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I’ll preface this post with the following: It wasn’t an easy decision, it wasn’t one I made lightly or without serious internal (and external) debate, and not one-size-fits-all. The choice to take an emergency use vaccine without much in the way of safety data isn’t one any mother-to-be wants to be forced to make, but every pregnant woman in America is right now faced with this decision. I wanted to share my thought process, in case it might help someone else with theirs.
Initially, I had no intention to get the vaccine. I want to see data, I don’t want to be data. That changed when news started emerging about how variants were hitting pregnant women. News sources that I trust, traditional ones, Jewish community sources of news, and individual sources I’ve utilized within healthcare systems, were saying the same thing: Hospital beds were filling up with a lot of pregnant women, and they were in worse condition than they had been at any point in the pandemic. Anecdotally, I was hearing the same (this is a friend’s sister-in-law).
Talking it over with my own midwife (who is fully vaccinated) and doctors I trust, the consensus was overwhelming: There are no known dangers from the vaccine, but plenty of known dangers from the virus. Given the choice between them, they felt that the safest plan was to get the vaccine.
Data is starting to emerge about the vaccine and pregnant women, and so far, so good:
This is as expected, but great news nonetheless: The largest yet analysis on the safety of the coronavirus vaccines in pregnant people has found no evidence that the Pfizer-BioNTech or Moderna vaccines pose serious risks.
— Apoorva Mandavilli (@apoorva_nyc) April 21, 2021
There has also been research released about babies born with COVID antibodies to women who were vaccinated while pregnant. It’s the same idea behind why the recommendation is for pregnant women to get a TDaP shot during every pregnancy, because the vaccine gives immunity to the baby.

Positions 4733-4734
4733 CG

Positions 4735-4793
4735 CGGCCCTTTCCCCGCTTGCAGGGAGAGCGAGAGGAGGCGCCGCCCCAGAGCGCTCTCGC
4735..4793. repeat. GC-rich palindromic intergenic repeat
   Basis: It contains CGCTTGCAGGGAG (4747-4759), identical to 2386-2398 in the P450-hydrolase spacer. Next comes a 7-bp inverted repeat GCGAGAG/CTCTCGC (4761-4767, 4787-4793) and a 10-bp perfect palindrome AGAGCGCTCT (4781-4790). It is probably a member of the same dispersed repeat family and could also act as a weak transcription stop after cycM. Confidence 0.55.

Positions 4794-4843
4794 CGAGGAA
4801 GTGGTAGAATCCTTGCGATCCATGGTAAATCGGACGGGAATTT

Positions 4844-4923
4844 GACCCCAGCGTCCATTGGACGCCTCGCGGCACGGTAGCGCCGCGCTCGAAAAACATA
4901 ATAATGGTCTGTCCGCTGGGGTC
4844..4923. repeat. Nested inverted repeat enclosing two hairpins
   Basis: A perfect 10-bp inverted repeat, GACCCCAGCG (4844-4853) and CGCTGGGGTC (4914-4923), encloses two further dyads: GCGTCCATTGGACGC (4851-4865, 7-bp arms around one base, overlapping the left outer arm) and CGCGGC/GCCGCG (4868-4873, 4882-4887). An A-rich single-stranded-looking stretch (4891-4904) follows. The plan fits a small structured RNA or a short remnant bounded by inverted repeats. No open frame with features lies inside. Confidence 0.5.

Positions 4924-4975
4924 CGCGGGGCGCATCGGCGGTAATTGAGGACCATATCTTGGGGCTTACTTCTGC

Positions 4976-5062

Ultimately, only time will tell if my decision was the prudent one or not. But I’m relieved to know that I’m protected not only from the (albeit minuscule) possibility of death, but also from the chance I might spend time hospitalized while pregnant (I’ve only barely escaped hospitalization with stomach viruses while pregnant, I don’t pregnant well). If I tested positive at the time of labor, I would have been opening a whole other Pandora’s box that might have included prolonged separation from the baby, a highly medicalized birth, and a prolonged stay in the hospital for monitoring.
As we come to know more about the virus and the vaccine, hopefully other pregnant women will have an easier time deciding their best course of action. I’ll close with a final recommendation for women making the same decision I did: I’ve found Emily Oster, a data-loving economist at Brown University focused on parenting issues, to be one of the most level-headed prognosticators on COVID from the start, and she is also the author of the only book about pregnancy that I recommend, again, based on data. Dr. Oster is the author of a fantastic and informative (and free) SubStack newsletter, wherein she often sends information about the vaccine, COVID in general, and pregnancy. I highly recommend signing up and keeping up with her evidence-based, sane, and rational takes on parenting, especially during these times.Published in